BECOMING A PRIEST - Coming to terms with addiction turned a life around

By 
  • April 16, 2007
TORONTO - Kelly Boyden grew up in Orleans, a suburb of Ottawa, under the care of his adopted parents, two devout Catholics. He went to Catholic school and was an altar server, but in his teenage years he drifted away from the faith.
His dream was to work for the RCMP as a regular member, which he realized at 28 when he was accepted into RCMP training. But he got kicked out after two months.

“I hadn’t grown up enough. I was still hiding a lot from who I was. One of the biggest ways I was hiding was I was drinking a lot,” said Boyden, who will graduate into the priesthood this spring from St. Augustine’s Seminary.

He left the RCMP and enlisted in the navy a year later. He spent four years with the Canadian Forces on Vancouver Island, but his drinking problem resurfaced. This time he spent eight weeks in rehab.

There he experienced a turning point. His adoptive parents visited and were encouraged to honestly talk about how his addiction had affected them. 

“My Mom said ‛maybe we weren’t suppose to have kids period. Maybe that was God’s plan.’

“I was devastated when she said that, but I knew behind those words there was a whole lot of love or she wouldn’t have said it in the first place,” he said. “I realized there was something greater going on here and that was this love. If they could share this love I’d received then maybe I could share this love with others.”

He returned to the navy. One evening after a shift as bridge watchkeeper Boyden looked out into the stars.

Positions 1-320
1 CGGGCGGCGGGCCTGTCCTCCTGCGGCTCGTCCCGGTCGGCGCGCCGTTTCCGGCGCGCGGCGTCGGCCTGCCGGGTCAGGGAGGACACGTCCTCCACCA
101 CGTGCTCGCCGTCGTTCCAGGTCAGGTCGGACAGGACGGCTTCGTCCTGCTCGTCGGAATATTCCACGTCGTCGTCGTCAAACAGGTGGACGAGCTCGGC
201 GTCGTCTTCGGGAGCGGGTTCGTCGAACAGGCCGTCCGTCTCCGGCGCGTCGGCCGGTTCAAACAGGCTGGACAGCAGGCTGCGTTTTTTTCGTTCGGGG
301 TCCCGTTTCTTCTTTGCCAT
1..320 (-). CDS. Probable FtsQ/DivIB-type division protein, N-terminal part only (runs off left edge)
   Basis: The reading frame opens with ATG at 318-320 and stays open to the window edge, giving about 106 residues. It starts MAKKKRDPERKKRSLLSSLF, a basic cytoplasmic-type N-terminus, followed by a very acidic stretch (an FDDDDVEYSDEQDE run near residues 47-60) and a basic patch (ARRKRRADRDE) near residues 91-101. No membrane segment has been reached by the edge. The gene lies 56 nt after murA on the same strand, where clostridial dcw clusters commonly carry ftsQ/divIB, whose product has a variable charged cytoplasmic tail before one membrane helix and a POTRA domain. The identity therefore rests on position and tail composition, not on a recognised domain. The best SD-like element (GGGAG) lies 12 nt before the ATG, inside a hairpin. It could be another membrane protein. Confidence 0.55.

“The ship and myself seemed so insignificant. I enjoyed what I was doing with the navy, but I thought there had to be something more.”

When he walked inside the ship the chaplain was up watching the film Devil’s Advocate.

“The title made me laugh. I saw the humanity in him and I thought maybe this is something I wanted to do.”

He and the chaplain spoke  about the priestly vocation and shortly after Boyden got involved at the cathedral in Victoria.

“If I were called I wanted to be a priest with the military. I felt indebted to them, helping me grow and helping me deal with the problems in my life,” Boyden said.

He knew he was called to the priesthood after a three-day visit to the seminary in Edmonton. He went back there to spend his first year of studies then transferred to St. Paul’s Seminary in Ottawa to practise his French. In his final year Boyden said he transferred to St. Augustine’s to experience another form of seminary life. 

For Boyden it’s clear how he envisions what a priest should be like.

“Someone who celebrates the sacraments, someone who preaches the Gospel, but more than anything someone who lives the Gospel message, someone who’s deeply involved in the community’s life,” said Boyden.

The 38-year-old will be ordained in Ottawa for the Military Ordinariate of Canada. He will spend the first two years in Canada and he could be posted overseas.

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